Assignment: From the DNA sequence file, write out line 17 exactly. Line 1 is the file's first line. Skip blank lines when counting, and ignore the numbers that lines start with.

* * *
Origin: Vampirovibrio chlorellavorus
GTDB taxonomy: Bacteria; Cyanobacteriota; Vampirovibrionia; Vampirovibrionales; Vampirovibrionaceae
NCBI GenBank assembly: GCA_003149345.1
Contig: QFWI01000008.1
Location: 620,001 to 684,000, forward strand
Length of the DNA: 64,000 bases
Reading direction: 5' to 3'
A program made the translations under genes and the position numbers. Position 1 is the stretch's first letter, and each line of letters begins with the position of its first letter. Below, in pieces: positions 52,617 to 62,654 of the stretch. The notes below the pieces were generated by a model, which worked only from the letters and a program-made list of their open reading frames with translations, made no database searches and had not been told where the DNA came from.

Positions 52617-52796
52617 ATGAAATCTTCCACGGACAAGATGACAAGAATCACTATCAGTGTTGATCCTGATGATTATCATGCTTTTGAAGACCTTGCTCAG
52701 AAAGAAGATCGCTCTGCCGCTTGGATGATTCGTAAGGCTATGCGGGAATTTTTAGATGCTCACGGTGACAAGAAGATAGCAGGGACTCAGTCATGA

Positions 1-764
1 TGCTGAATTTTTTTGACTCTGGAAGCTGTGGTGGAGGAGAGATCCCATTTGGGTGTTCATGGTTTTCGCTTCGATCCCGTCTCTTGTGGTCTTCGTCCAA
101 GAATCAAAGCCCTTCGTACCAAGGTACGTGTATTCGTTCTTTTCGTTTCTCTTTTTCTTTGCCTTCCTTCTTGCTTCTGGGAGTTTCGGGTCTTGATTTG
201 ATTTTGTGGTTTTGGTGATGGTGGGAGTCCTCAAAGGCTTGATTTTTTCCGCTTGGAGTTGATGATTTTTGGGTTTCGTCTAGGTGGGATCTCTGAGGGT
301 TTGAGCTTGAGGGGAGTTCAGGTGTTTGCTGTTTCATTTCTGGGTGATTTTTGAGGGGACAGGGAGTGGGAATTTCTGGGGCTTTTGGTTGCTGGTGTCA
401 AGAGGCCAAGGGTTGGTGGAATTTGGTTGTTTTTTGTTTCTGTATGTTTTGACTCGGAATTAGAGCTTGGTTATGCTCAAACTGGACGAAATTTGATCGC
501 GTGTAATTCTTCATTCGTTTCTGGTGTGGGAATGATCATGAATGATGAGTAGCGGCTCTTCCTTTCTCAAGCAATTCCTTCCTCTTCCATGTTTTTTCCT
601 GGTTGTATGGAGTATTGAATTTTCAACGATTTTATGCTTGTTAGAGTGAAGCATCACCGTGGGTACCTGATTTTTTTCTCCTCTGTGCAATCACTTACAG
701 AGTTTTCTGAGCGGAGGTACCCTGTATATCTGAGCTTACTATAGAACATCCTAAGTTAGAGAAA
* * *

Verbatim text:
401 AGAGGCCAAGGGTTGGTGGAATTTGGTTGTTTTTTGTTTCTGTATGTTTTGACTCGGAATTAGAGCTTGGTTATGCTCAAACTGGACGAAATTTGATCGC